If creating your own planner from a notebook or binder, I recommend completing the layout for at least the month in advance, if not the entire year. That way you can plan ahead a little. Also, you might lose some gusto when it comes to the end of the week and you haven’t yet created the next (been there). 

It’s important to note, as beautiful as they are, creating layouts with intricate calligraphy and cute illustrations is hard for some to keep up so I recommend keeping it simple; especially if you already can’t find time to plan your day.

I’ve created planners that simply have the days of the week and a notes section spread across two pages. In the case of smaller book sizes, I’ve also done a day per page. 

Here’s an example of a daily layout as well. If you’d like to keep it even more simple, keep it blank and list your to-do’s in point form using symbols to categorize tasks.

4. Start planning

Here are some tips and tricks:

  • Put appointments under the proper date as soon as you can – write it elsewhere or text it to yourself if you don’t have your planner on you
  • Pull daily items from your mind of course, but also refer to your notes and backlog 
  • Pick five to seven priorities for the day – if you don’t have that many or want to focus on less that’s okay too! 
  • Also, pick one or two activities that will get you active, or you find relaxing and put them in as well

5. Task management

  • Avoid simply putting the project name such as “build fence” or “PowerPoint presentation” – break it into tasks like “pick up supplies for the fence” or “write presentation copy”
  • You might also want to avoid including tasks that are too small or simple like “email Jeannie,” unless emailing Jeannie is a task that’s going to take a considerable amount of time or you might forget
  • Carry incomplete items to the next day. Alternatively, you can move them to the next week or cancel them completely.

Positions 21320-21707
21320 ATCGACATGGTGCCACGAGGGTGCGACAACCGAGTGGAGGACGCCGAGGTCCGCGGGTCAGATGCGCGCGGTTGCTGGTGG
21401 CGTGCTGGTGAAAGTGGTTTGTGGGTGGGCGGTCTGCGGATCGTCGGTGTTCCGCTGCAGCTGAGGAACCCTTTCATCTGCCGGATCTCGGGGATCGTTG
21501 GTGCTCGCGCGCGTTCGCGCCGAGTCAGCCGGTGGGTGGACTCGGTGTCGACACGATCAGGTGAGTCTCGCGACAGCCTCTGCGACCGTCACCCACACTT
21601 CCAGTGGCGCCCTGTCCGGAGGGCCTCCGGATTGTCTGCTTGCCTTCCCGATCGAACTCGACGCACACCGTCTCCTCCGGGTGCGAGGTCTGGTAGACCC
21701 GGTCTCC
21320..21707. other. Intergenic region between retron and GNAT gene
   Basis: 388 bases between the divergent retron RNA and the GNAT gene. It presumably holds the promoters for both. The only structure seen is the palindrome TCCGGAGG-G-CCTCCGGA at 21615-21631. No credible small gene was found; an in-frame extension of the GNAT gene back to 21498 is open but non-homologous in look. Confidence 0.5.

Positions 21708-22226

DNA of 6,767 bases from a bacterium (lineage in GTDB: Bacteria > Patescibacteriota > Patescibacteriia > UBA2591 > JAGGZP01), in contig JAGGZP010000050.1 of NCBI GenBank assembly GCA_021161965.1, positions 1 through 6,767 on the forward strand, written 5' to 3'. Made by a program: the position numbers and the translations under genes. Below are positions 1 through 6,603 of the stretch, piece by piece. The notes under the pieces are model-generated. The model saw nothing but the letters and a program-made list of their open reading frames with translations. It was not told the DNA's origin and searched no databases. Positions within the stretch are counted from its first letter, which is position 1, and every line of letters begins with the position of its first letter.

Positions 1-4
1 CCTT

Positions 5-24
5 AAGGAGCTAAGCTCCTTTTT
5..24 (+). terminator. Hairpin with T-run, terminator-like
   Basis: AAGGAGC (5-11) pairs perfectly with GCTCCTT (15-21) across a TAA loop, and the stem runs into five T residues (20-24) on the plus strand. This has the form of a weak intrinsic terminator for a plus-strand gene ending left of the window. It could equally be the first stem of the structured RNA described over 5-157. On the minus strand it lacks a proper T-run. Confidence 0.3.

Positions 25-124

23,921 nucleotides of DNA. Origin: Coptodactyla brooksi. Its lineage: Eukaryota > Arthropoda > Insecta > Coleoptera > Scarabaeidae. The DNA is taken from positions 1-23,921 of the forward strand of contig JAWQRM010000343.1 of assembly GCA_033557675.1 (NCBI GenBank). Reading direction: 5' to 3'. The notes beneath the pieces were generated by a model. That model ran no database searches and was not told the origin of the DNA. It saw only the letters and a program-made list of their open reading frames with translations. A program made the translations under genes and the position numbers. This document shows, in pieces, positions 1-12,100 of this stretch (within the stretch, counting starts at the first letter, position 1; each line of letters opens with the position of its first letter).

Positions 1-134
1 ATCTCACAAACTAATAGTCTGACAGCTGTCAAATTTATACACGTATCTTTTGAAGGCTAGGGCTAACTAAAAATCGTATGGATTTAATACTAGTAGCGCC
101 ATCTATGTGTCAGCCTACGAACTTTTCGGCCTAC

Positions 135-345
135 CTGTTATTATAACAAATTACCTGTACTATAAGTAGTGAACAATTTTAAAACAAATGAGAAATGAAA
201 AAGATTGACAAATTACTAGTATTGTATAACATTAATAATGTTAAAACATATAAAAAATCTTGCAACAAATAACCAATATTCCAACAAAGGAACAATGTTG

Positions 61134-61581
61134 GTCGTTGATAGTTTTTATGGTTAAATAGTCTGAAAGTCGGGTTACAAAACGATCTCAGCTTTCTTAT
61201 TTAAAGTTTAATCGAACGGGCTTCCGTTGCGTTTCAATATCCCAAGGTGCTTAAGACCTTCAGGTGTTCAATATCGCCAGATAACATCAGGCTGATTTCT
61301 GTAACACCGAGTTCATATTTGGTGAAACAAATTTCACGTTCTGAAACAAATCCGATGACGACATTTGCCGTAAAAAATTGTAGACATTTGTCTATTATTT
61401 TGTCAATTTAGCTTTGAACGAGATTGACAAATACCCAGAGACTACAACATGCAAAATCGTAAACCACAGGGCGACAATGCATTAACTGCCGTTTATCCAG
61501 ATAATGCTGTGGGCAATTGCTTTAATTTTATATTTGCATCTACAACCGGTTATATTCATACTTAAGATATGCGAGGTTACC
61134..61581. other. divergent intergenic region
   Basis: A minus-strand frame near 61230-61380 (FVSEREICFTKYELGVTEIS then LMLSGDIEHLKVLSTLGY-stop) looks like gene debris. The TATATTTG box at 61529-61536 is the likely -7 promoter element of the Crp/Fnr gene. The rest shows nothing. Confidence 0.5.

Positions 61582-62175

• Don’t include items that you do every day. Writing things like “do the dishes” or “make dinner” every day might actually make day planning more of a chore

But what about weekly?

I have tried to plan my week out in advance before, but you know what they say about the best-laid plans. It honestly made for a messy bullet journal as I had to keep moving this around. It also came with undue pressure – I’m not done this yet or I can’t do that yet. 

If I have an appointment or due date, I write that out in advance under the date absolutely. If I have something I want to get done that week, but I’m not sure which day yet, I add it to the notes section in my weekly spread.

While putting dates to tasks might work for some, I’m not the best person to cover the topic.


Also, I thought I would add. When you finish your tasks (work, projects around the house, chores, homework etc.), don’t keep adding to the list and burn yourself out. The idea is to remind yourself to keep a proper work-life balance. Enjoy yourself. Get active. Relax. 


I hope you found this post helpful. Here’s the one I mentioned about taking inventory of your to-dos.

If you’d like a head start on your planner layouts, I have a printable version available in my Etsy Store.

Happy planning!